I was asked recently to sum up my experiences studying abroad in Istanbul — a question that really has no good answer because there really is no way to sum up living in a country that is totally different from your own, and especially a place as diverse, exciting and crazy as Istanbul.
I think that for a lot of people who ask this question, they expect the answer to involve something about how exotic Istanbul is, or how it really bridges the gap between East and West or something of that nature. It’s not that these things aren’t true — it’s that there is so much more to explain. And, as my study abroad experience here was my second visit to Istanbul, I already knew a lot of what to expect.
I knew I could expect beautiful views of the Bosphorus Straits, copious amounts of tea and the feeling of being jostled and lost among the crowds in this megacity of 16 to 20 million people, depending on who you ask.
Something that has both frustrated and excited me throughout my time here is that apart from my university, many Turkish people do not speak English, or at least well enough to converse. It’s something I wanted in my study abroad experience — I wanted to be made uncomfortable. But it only really hit me during spring break, traveling through Europe with a friend studying abroad in London.
“It’s going to be really weird going back to the States and understanding everything people say around you,” I remarked, which of course, to her, was not an altogether novel experience.
It really put in perspective my small victories — finally being able to find a lint roller at a convenience store in Italy after searching in vain for one in Istanbul, for example — and realizing that sometimes, life is confusing, complicated and hard, but that’s why it’s also fun. And, if we’re going to characterize how easy countries are to navigate based on how easy it is to find a lint roller, then I’d probably rank every country I visited over spring break (Italy, the Czech Republic and Hungary) over Turkey.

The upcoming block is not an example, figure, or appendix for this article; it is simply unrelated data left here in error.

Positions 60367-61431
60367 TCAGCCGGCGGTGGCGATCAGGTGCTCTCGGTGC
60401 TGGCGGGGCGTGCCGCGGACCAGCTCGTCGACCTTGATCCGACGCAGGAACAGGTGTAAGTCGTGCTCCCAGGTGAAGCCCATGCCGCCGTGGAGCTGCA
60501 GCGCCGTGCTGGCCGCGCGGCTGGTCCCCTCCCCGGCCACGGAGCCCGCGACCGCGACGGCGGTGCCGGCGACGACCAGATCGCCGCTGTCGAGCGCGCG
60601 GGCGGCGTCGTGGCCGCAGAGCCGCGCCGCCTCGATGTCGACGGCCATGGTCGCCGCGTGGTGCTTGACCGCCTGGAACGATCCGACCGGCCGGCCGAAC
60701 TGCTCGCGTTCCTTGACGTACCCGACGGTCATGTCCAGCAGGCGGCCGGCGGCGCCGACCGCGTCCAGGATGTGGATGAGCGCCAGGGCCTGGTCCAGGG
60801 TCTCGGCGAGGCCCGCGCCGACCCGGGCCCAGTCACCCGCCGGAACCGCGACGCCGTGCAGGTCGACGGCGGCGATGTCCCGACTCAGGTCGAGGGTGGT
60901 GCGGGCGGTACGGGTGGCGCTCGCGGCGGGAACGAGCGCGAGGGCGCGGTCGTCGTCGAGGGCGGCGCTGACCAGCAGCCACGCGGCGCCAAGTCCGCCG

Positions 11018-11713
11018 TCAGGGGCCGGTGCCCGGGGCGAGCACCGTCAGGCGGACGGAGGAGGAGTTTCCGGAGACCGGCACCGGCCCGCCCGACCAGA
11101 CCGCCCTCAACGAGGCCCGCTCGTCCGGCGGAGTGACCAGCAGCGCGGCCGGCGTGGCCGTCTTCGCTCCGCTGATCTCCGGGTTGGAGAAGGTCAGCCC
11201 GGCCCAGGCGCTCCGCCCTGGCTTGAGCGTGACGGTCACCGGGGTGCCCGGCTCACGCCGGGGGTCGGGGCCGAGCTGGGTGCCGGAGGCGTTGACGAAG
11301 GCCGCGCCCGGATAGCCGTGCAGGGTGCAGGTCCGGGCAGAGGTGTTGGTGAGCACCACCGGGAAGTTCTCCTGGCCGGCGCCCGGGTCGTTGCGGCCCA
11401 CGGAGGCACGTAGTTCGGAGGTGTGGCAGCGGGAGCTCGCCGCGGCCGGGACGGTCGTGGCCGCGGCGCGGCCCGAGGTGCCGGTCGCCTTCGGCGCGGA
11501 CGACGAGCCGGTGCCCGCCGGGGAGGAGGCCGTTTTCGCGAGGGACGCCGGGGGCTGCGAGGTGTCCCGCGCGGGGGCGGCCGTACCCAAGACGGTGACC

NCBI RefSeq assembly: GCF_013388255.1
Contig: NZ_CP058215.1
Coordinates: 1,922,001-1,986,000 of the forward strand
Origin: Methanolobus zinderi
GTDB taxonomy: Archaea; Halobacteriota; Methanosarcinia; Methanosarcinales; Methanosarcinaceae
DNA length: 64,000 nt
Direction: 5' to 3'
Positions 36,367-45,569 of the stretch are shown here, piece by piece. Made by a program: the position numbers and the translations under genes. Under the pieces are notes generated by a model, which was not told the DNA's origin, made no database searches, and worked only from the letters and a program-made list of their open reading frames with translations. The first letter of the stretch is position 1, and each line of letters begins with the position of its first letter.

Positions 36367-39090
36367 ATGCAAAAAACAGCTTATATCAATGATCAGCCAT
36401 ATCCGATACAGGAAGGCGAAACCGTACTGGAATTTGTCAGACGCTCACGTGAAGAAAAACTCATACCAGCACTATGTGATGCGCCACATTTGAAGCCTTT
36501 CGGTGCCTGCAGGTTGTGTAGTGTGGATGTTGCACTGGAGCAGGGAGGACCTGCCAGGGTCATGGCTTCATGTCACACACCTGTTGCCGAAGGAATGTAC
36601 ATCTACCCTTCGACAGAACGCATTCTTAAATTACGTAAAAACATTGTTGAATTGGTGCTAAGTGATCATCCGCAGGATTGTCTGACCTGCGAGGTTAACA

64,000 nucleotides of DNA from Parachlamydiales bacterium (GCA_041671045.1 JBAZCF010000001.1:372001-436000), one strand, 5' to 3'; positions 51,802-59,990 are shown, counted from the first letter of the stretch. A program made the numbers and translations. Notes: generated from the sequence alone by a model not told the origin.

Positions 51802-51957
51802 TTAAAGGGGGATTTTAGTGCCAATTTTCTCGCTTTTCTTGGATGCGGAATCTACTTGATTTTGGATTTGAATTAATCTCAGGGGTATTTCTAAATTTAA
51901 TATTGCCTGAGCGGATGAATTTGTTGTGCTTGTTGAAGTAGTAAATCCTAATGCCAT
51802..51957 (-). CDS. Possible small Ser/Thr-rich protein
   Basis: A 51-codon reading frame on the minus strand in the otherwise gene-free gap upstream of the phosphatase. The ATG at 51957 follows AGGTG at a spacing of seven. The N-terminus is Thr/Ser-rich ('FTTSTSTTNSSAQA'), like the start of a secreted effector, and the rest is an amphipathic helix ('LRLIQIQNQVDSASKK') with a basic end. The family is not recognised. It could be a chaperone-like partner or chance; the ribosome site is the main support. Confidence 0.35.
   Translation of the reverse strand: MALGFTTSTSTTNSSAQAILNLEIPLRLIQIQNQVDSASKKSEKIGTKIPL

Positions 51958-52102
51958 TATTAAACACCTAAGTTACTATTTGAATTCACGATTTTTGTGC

And of course, there are other unexpected occurrences — such as the uncertain security situation — that I found myself attempting to reconcile with my need to regularly access “soft targets,” like the metro. It’s hard to package this aspect of my experience into a convenient graf about what I’ve learned about the world and myself by learning to deal with the sometimes twice-weekly security alerts from the U.S. Embassy, but it has certainly taught me valuable lessons about the power of fear, and why terrorism is called what it is.
This will be my final blog post, and I leave Istanbul in a little over two weeks. I can’t say I’ve always felt this way, especially during the difficult times after attacks and security warnings and email check-ins from friends and family, but I don’t want to leave, at all. Istanbul, I’ll be back — Görüşmek üzere!